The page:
Robert Willan FRS (12 November 1757 near Sedbergh, Yorkshire – 7 April 1812, Madeira) was an English physician and the founder of dermatology as a medical specialty. He received his MD at Edinburgh in 1780 and was elected a Fellow of the Royal Society in 1809. He was educated at Sedbergh School. From 1781 Willan practised medicine in Darlington and then moved to London in 1783 as physician to the new Carey Street Public Dispensary, where he remained until 1803 teaching alongside Thomas Bateman.
Following the example of Carolus Linnaeus, Willan attempted a taxonomic classification of skin diseases, describing impetigo, lupus, psoriasis, sceloderma, ichthyosis, sycosis, and pemphigus. Willan's portrait was reproduced on the cover of the British Journal of Dermatology for many years. Willan and Bateman working together provided the world's first attempt to classify skin diseases from an anatomical standpoint.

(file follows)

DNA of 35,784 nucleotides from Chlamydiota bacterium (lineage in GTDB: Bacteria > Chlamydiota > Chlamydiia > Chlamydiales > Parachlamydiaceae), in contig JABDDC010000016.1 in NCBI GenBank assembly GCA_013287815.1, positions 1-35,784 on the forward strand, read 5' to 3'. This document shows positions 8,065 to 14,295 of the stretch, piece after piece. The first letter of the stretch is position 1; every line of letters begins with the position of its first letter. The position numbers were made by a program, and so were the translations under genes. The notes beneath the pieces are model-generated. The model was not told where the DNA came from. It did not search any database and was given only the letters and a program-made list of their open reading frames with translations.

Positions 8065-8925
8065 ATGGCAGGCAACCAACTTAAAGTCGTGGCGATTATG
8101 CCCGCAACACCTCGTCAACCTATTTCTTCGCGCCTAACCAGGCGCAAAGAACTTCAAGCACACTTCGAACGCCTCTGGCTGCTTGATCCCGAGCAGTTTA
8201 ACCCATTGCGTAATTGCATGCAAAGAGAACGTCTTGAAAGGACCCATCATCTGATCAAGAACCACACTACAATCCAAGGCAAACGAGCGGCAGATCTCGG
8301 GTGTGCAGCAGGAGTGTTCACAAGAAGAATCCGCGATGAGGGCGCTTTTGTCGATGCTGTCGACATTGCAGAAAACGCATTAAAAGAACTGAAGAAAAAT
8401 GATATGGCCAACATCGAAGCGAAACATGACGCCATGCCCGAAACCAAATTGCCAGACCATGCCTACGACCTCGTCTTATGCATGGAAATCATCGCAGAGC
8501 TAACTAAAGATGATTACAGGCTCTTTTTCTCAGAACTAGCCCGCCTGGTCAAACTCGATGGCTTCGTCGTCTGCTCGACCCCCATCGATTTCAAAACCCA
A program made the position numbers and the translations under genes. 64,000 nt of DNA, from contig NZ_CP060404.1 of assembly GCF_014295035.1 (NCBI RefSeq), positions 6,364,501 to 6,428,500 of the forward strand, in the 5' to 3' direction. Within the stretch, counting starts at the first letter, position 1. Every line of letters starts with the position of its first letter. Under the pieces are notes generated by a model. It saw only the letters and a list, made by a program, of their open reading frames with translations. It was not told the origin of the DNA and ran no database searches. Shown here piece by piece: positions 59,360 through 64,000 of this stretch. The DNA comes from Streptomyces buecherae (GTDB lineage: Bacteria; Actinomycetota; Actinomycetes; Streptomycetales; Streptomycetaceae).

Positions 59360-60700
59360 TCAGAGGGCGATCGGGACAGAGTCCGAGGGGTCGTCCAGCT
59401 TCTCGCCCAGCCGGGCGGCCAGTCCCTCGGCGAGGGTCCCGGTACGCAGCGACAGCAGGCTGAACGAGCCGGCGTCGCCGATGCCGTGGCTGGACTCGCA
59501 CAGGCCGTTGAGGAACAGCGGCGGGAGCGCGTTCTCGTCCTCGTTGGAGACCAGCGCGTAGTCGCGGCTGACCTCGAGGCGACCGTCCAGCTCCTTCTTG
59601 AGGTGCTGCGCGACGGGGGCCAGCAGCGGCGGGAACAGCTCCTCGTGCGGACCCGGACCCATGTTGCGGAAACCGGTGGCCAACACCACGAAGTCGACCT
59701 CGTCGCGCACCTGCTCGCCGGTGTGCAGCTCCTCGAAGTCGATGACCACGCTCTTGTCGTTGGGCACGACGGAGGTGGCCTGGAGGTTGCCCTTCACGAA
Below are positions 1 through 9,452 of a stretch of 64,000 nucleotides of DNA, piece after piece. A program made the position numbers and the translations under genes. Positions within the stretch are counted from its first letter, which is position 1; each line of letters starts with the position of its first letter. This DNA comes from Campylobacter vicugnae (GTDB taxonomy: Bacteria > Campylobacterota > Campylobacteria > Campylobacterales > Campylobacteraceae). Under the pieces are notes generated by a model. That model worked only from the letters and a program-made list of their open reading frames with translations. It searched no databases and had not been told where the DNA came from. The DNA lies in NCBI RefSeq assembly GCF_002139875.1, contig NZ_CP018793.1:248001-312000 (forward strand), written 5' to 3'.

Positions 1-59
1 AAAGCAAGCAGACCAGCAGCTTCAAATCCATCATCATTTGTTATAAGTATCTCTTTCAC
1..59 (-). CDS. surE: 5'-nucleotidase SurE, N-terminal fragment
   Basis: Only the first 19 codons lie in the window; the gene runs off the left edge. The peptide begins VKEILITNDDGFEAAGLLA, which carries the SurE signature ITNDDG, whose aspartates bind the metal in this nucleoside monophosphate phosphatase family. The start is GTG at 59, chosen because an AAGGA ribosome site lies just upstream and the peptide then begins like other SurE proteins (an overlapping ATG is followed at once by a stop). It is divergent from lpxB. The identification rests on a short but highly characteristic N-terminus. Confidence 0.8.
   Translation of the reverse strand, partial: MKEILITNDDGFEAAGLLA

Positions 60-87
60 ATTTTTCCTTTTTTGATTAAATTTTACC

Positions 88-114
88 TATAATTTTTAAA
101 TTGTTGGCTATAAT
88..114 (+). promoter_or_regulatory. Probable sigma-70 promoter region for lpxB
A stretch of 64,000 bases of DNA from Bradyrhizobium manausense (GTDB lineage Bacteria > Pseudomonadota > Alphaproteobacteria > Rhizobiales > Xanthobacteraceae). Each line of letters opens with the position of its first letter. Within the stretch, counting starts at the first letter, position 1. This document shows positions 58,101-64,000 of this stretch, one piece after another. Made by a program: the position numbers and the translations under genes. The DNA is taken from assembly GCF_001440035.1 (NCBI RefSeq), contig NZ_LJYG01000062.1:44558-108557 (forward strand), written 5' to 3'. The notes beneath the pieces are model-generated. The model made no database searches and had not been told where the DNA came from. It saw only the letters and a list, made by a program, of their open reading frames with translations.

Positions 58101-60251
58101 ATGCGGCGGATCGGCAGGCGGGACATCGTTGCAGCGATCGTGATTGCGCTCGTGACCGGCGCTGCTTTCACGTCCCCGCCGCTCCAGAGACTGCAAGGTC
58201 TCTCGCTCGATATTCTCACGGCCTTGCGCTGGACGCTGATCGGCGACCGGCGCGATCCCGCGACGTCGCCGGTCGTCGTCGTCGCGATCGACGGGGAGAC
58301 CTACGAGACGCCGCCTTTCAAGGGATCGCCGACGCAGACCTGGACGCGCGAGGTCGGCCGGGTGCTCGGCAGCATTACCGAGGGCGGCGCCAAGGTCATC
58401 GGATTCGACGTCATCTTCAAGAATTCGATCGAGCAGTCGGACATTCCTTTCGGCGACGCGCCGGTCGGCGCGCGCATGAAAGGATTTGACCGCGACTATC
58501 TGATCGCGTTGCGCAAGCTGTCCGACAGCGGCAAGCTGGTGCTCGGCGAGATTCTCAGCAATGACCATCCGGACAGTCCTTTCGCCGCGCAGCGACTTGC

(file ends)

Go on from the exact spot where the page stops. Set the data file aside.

In 1790 Willan received the Fothergill Gold Medal from the Medical Society of London for his classification of skin diseases. In the same year he published an account entitled "A Remarkable Case of Abstinence", which detailed the case of a young Englishman who died in 1786 after fasting for 78 days - one of the earliest accounts of eating disorders in males.
A copy of one of his works was translated into German and published in Breslau in 1799. The English version has been lost.
In 1798 Willan described the occupational disease psoriasis diffusa, which affects the hands and arms of bakers, and in 1799 first described the exanthematous rash of childhood known as erythema infectiosum.
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- Site to view online Delineations of Cutaneous Diseases: Exhibiting the Characteristic Appearances of the Principal Genera and Species Comprised in the Classification of the Late Dr. Willan; and Completing the Series of Engravings Begun by that Author by Thomas Bateman, London, 1817.
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